However, I still have my doubts on whether PSG can finally have an effect on this competition. It all begins with just how poor they were at the end of last season, where they just couldn’t put the title to bed. It was a poor finish which also saw them lose in the Coupe de France final to Rennes, a team that comfortably beat Tuchel’s side at the start of this season. Even with the clear steps forward they’ve taken in terms of resolving some of their most pressing issues, they’ve still failed to address their most significant issue, being full-backs. Last season Tuchel said that the full-backs weren’t good enough, and funnily enough after failing to recruit there once again, they still aren’t. The whole Neymar saga seemed to turn their attention away from fixing their most significant issue, and it’s hard to see PSG as a serious contender once again.Embed from Getty Images
What makes things even worse for Tuchel is injuries. During their 4-0 win against Toulouse, Mbappe, Cavani and Diallo all suffered injuries. While Diallo’s wasn’t something to worry about, Mbappe isn’t returning until October, and a question mark still resides over Cavani’s return. This is a huge problem that is difficult to ignore when predicting how they will do in the group. Mbappe is everything to Paris. He is the attacking player that can add that moment of magic to any game. We saw this last season against Manchester United, where his blistering run through Bailly and Lindelof allowed him to finish past De Gea efficiently. Without the young Frenchman, Paris lose their ace.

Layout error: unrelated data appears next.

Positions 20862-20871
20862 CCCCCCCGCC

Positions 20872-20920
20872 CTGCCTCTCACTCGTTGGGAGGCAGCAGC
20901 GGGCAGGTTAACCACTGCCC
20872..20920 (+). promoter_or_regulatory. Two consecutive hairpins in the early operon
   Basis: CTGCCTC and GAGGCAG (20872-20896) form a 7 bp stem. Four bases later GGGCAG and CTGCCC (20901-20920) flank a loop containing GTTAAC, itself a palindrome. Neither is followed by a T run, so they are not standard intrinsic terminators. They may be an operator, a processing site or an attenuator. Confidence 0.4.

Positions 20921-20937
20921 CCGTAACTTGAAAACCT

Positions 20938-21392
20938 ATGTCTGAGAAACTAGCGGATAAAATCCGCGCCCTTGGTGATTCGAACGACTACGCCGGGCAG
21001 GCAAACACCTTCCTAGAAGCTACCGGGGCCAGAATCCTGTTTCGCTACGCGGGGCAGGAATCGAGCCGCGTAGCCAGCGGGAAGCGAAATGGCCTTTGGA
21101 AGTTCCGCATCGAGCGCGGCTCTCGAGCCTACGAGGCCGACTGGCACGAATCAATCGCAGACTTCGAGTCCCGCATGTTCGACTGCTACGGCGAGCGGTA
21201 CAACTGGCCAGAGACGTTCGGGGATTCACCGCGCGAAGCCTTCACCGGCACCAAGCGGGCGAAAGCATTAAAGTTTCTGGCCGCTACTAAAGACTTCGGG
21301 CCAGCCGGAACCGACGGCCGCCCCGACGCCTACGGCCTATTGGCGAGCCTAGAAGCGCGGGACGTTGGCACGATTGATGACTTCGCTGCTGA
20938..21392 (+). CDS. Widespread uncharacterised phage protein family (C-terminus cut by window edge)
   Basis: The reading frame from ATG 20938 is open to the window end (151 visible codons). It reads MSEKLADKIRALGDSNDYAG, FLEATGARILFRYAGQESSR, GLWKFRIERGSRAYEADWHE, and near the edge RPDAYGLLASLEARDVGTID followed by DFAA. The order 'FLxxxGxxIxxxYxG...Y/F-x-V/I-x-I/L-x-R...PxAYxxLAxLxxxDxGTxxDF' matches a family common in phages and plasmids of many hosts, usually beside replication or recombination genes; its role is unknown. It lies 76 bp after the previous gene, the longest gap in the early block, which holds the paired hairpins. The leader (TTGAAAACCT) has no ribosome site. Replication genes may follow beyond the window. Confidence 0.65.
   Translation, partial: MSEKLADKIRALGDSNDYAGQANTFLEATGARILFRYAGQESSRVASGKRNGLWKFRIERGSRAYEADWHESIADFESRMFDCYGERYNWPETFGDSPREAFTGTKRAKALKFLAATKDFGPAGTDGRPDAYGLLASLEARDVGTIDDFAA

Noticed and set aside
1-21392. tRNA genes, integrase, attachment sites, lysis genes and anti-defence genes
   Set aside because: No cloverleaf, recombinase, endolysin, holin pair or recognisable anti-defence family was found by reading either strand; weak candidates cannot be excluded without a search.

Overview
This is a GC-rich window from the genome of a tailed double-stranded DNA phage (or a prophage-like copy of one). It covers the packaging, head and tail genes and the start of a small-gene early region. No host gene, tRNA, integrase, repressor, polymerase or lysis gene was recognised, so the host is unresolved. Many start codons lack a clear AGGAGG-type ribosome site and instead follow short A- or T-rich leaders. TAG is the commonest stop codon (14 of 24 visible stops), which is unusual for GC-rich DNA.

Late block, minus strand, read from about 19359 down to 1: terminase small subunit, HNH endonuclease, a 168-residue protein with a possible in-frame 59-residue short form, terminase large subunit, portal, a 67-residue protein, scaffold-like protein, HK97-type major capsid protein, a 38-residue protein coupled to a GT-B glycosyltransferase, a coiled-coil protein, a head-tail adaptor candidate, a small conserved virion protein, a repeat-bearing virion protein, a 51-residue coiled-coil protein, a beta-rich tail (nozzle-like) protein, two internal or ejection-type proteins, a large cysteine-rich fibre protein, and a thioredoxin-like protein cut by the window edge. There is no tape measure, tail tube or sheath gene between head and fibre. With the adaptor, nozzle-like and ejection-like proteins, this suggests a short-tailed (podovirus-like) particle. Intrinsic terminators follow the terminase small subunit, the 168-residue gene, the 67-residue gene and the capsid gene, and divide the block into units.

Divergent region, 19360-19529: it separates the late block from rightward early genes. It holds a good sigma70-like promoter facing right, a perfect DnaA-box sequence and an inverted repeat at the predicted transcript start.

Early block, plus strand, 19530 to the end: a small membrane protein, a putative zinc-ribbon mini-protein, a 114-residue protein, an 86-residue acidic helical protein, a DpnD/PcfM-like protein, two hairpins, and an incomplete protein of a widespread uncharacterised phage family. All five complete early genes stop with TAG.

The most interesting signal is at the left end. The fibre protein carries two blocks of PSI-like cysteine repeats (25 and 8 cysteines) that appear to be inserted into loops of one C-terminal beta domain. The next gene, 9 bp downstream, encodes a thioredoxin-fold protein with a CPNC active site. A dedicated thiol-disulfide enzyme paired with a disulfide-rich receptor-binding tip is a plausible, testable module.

I mentioned before how I liked PSG’s business up until deadline day, where they made one final deal which baffled me. I liked Keylor Navas’ arrival a lot, who needs to be appreciated by one big club before he retires. My issue is with the loan signing of Icardi. I’ve said before that all clubs should stay away from him. He is not worth the trouble for anybody, and if PSG do decide to sign him permanently, I worry if they’ll ever be able to get rid of him once he begins causing problems. His quality cannot be questioned, but in a summer which saw Leonardo state the club were moving away from the superstar approach from the past, it’s strange to see the club sign one of the worst ones out there in terms of all the off-field problems he will bring.
Nevertheless, PSG will escape this group. The other opposition, bar Real Madrid, shouldn’t be too much of a problem for them and I fully expect Tuchel to figure out a way for his side to continue performing at the same high level without Mbappe for the first couple of games.